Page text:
Soy checkoff research collaboration with the North Dakota Soybean Council created a soy-biobased dust suppressant that will drive soy demand, improve air quality and reduce dust-related health and safety risks in communities nationwide.
ST. LOUIS (April 22, 2021) — A new soy-based dust suppressant is now available for roads, construction sites, farms and more, offering a sustainable choice for rural, urban and business communities to improve air quality for people, pets, livestock and crops. A newly released video shows how this innovation can help reduce dust on rural gravel roads near farms nationwide.
BioBlend Renewable Resources’ EPIC EL dust suppressant is the latest industrial use product to enter the market after having received research funding from the United Soybean Board and North Dakota Soybean Council. With soy checkoff support, a North Dakota State University (NDSU) research engineer created the base chemistry that BioBlend is commercializing. BioBlend Renewable Resources will begin marketing EPIC EL nationwide in April 2021 after finalizing a license agreement with the NDSU Research Foundation. EPIC EL is made from soybean oil as well as glycerin, a coproduct of biodiesel production.
“The soybean checkoff is driving demand for U.S. soy through innovative and sustainable industrial use products,” said Dan Farney, United Soybean Board Chair and soybean farmer from Morton, Illinois. “A long-lasting soy-biobased dust suppressant is a natural choice for farmers, county engineers and government agencies, as well as businesses in rural and urban areas, to improve air quality, traffic safety and sustainability.”
“Short and long-term exposure to air pollutants, such as dust, is associated with a number of adverse health impacts. For instance, short-term exposure to air pollutants can negatively impact lung function and exacerbate preexisting conditions like asthma and heart disease,” said Bailey Arnold, senior manager of clean air initiatives with the American Lung Association. “Long-term exposure to air pollutants is also associated with chronic bronchitis, reduced lung function, increased morbidity and mortality rates for lung cancer and heart disease, and heightened susceptibility and mortality to infectious diseases, such as COVID-19.”
Because EPIC EL is an odorless water-soluble product, it also offers environmental benefits compared to the salt-based mixtures commonly used to control dust that trigger concerns about soil leaching and equipment corrosion. Use of soybean oil qualifies BioBlend’s EPIC EL for federal procurement under the USDA BioPreferred Program.
According to the Federal Highway Administration, 35% of the nation’s roads, more than 1.3 million miles, are unpaved. Dust created by vehicles traveling on these roads equates to about one ton of lost gravel per vehicle per year. Maintenance is a major budget item. In North Dakota, about 66% of local roadway budgets are spent on the state’s 60,000 miles of gravel roads. A single piece of equipment used to blade these roads costs more than $250,000.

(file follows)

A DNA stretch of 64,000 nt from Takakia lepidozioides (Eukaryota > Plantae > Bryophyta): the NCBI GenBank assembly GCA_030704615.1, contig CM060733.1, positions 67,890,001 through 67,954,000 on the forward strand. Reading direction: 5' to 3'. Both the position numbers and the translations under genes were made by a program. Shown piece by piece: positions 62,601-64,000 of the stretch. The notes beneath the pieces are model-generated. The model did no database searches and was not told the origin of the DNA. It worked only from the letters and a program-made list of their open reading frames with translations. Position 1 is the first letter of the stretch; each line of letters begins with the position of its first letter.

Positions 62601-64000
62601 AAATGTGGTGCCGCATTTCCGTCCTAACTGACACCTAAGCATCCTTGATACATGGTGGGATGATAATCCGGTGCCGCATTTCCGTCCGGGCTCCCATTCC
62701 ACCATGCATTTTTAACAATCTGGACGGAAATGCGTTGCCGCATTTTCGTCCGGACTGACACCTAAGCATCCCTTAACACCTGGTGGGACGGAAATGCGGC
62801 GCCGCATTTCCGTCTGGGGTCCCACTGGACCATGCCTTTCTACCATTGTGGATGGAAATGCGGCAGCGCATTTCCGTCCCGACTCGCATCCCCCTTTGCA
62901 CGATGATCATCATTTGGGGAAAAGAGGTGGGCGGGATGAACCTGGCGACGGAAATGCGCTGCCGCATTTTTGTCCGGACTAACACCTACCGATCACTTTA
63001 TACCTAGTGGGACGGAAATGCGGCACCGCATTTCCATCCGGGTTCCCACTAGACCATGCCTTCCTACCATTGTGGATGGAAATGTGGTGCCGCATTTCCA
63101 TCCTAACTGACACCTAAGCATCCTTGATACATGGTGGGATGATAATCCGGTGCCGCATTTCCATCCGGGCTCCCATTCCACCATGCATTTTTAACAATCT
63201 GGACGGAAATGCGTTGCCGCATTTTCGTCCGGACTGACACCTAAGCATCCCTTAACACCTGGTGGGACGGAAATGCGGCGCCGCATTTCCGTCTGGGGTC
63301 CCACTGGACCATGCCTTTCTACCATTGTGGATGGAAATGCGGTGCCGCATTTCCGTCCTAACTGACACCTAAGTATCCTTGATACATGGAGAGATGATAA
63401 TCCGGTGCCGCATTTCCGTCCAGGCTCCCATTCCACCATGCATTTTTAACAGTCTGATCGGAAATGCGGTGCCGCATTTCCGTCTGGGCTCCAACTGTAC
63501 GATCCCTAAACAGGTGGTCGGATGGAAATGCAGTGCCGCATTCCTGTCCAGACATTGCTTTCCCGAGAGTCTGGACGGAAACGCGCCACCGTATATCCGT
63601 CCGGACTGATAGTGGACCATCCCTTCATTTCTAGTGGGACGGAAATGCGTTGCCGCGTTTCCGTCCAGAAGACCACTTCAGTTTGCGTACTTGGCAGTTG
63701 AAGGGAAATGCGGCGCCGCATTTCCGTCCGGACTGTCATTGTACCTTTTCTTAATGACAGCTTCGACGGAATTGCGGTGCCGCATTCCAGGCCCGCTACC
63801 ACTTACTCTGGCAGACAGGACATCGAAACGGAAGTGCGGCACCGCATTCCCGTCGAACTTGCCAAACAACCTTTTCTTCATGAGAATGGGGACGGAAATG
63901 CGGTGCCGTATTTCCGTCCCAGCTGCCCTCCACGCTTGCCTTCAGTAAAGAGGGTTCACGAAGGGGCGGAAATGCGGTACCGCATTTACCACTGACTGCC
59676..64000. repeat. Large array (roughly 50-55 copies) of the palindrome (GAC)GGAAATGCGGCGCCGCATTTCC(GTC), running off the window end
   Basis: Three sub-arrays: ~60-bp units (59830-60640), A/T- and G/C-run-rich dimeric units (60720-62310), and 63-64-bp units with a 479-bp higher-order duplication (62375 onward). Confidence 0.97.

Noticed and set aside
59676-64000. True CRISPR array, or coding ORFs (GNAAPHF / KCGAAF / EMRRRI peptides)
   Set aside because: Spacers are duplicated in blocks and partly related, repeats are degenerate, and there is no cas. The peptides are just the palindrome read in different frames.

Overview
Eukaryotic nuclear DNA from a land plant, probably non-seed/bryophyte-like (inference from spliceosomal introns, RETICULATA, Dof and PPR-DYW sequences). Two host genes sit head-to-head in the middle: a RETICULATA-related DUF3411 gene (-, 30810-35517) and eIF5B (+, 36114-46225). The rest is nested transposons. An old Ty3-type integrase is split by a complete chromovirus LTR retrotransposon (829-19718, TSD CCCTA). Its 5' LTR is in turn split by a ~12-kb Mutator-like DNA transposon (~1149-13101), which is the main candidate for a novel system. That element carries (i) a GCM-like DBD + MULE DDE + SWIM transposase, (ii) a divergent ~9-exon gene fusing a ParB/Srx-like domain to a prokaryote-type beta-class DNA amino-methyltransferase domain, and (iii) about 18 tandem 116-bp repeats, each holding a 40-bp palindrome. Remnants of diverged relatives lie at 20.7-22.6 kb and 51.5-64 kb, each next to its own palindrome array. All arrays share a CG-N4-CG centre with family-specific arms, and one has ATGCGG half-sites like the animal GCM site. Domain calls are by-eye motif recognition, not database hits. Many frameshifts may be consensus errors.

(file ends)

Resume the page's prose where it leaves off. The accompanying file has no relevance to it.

Not only does less dust equate to better economic value in gravel preservation, but it also means safer roadways and potentially fewer car accidents because of better visibility.
“When we look at vehicles going down the road, and we see dust going up, that dust is about a ton of material per vehicle per year per mile that we lose,” said Dale Heglund, North Dakota State University’s Upper Great Plains Transportation Institute (UGPTI), and North Dakota Local Technical Assistance Program (NDLTAP) director. “It goes onto the crops. It goes into the homes. It goes off the roadway, and we have to replenish it. When you use products like EPIC EL dust suppressant that hold that surface together, we’re not only improving the safety of the roadway, but we’re improving the gravel preservation. We’re keeping it in place. The investment that we made stays there longer.”
About United Soybean Board: United Soybean Board’s 78 volunteer farmer-directors work on behalf of all U.S. soybean farmers to achieve maximum value for their soy checkoff investments. These volunteers invest and leverage checkoff funds in programs and partnerships to drive soybean innovation beyond the bushel and increase preference for U.S. soy. That preference is based on U.S. soybean meal and oil quality and the sustainability of U.S. soybean farmers. As stipulated in the federal Soybean Promotion, Research and Consumer Information Act, the USDA Agricultural Marketing Service has oversight responsibilities for USB and the soy checkoff. For more information on the United Soybean Board, visit unitedsoybean.org.
Paul Murphy-Spooner at United Soybean Board, 515.975.6584.